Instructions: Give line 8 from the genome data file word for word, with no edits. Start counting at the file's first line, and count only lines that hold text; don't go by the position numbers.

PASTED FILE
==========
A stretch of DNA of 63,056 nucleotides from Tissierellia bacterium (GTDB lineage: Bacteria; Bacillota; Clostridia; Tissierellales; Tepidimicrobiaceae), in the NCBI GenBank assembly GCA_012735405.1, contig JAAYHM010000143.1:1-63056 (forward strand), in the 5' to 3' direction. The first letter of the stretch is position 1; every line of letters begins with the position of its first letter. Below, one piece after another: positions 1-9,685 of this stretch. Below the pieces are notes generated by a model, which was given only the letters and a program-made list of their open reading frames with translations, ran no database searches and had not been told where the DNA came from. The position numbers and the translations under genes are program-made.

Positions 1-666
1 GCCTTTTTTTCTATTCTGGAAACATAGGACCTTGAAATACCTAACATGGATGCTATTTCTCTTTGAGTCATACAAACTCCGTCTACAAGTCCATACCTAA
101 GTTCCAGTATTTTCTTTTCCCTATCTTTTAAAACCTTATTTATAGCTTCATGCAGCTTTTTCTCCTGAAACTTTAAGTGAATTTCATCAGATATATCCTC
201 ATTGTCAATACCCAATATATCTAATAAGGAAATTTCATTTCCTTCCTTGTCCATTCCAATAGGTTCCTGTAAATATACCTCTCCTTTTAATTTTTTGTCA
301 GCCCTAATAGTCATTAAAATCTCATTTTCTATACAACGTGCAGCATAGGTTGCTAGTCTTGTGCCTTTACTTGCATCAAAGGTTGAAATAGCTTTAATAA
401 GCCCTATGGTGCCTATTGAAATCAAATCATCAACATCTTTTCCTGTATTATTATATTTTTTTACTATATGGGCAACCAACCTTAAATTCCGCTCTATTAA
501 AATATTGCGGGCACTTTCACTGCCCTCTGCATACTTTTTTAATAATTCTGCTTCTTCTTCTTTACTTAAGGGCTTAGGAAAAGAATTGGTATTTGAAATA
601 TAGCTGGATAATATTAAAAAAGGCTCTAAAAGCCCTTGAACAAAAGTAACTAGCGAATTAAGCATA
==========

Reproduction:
501 AATATTGCGGGCACTTTCACTGCCCTCTGCATACTTTTTTAATAATTCTGCTTCTTCTTCTTTACTTAAGGGCTTAGGAAAAGAATTGGTATTTGAAATA